“You have the most beautiful green eyes!” The makeup artist she exclaimed before I even had the chance to get comfortable in the leather chair. Facing the mirror and lights, we were set up in a high-end hotel room at the break of dawn for a local advertisement photo shoot. Before I had the chance to correct her, she went on, “the shades are so exquisite and even change, this will be fun to work with!” A sweet gal, probably only a year or two younger than me, I wasn’t sure what to make of her. This was my first photoshoot and I didn’t want to be a diva in the ever exclusive <dripping with sarcasm> market of local modeling in Scottsdale, Az
It was the Spring of 2005 and I had been married for just over 2 years. We were blissfully living in the no kids; newlywed life and it was delightful. I was in grad school for my counseling degree and my hubs was traveling a lot for work, but we made our busy schedules work for us and enjoyed numerous double features, dinners out, and playing house in our two-bedroom apartment.
It was also a season where I got to pursue some additional personal dreams. I knew that I always wanted to become a therapist, but I also had this intense desire to pursue acting. So here I was; a month into having an agent and going on auditions and I had booked my first real modeling job. And while my headshot and bio stated I had brown eyes, this poor gal thought they were green.
Excuse me?” I replied. “What are you talking about? I’m pretty sure my eyes are brown.” “Oh honey, your eyes are green, and we are going to make them come alive today!” she persisted. Completely flustered that the woman who had been hired to apply color to my face was obviously colorblind, there was nothing I could do but grin and bear it.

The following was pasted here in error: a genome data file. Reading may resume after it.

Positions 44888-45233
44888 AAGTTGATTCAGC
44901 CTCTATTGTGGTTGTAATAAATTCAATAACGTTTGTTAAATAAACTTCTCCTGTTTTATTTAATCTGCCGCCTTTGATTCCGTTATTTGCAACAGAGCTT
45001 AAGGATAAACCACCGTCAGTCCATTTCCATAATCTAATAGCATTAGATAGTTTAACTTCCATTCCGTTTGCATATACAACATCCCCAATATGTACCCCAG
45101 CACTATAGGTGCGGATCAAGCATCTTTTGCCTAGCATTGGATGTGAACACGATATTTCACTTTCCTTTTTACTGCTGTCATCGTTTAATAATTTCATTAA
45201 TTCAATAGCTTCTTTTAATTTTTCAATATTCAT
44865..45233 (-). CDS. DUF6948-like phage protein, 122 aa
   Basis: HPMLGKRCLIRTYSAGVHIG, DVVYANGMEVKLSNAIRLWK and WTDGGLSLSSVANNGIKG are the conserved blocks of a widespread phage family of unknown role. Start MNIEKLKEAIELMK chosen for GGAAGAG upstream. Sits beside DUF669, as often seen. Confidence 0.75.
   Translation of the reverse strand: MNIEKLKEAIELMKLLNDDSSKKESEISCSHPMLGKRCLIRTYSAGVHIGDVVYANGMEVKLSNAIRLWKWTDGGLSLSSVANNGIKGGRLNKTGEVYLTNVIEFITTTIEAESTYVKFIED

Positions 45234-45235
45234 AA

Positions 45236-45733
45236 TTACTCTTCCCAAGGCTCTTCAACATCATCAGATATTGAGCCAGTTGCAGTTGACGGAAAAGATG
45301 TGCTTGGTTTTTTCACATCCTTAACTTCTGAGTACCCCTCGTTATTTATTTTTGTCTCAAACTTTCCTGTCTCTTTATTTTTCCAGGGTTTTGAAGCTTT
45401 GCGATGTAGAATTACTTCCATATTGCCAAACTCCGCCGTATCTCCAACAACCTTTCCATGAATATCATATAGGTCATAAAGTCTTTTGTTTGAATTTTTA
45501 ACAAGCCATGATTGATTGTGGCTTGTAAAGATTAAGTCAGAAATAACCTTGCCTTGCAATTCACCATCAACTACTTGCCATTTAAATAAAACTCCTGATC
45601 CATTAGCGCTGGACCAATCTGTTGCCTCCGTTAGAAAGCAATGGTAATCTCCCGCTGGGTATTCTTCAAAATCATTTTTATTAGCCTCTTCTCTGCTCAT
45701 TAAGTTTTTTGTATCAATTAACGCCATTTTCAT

If you have ever had your makeup applied, you know how deeply intimate and personal the experience can be. It took a lot for me to overcome my fear of being seen so closely so I wasn’t in the framework to correct her, but she was seeing something that seemed so clear to her and so foreign to me.
There was no way my eyes could be green.
They were always brown…weren’t they?
I got home that night from the photo shoot and unpacked the experience with Keith. “You are never going to believe the crazy thing someone told me today…” I started in.
“What do you mean, did everything go ok?” he responded with concern.
“Oh yeah, it’s fine, it’s just that the makeup artist thought my eyes were green all day!” I added with emphasis like this was the craziest thing he would hear all year.
“Babe, what are you saying?” he replied in obvious confusion.
“I know! Isn’t is crazy!” I went on.
With compassion in his eyes and a tender sympathetic glance, he replied,
“Sweetheart, your eyes have always been green. How did you not know that?”
I didn’t know because trauma, especially physical trauma, has a way of keeping us from our bodies. Remember I had spent much of my adolescence fighting the rejection of others, my body and myself. My body had betrayed me, why would I want to know it intimately?
To be fair, my eyes are more of a hazel green so depending on what I wear different shades are more prominent, but my eyes are certainly not brown like I had always assumed.
And that was just it, I assumed a lot of things about myself simply because I never took the chance to get to know ME.
And at that moment, in the quiet of the night after an exhilarating day, I learned something new.
At 25 years old I discovered that I had hazel/green eyes.
To the mirror I ran with my own shock and awe. I was amazed.
How does one go a quarter of a century not knowing their eye color?
Somehow, I had done just that.
Turns out, I didn’t know a lot of things about myself and eye color was only the beginning…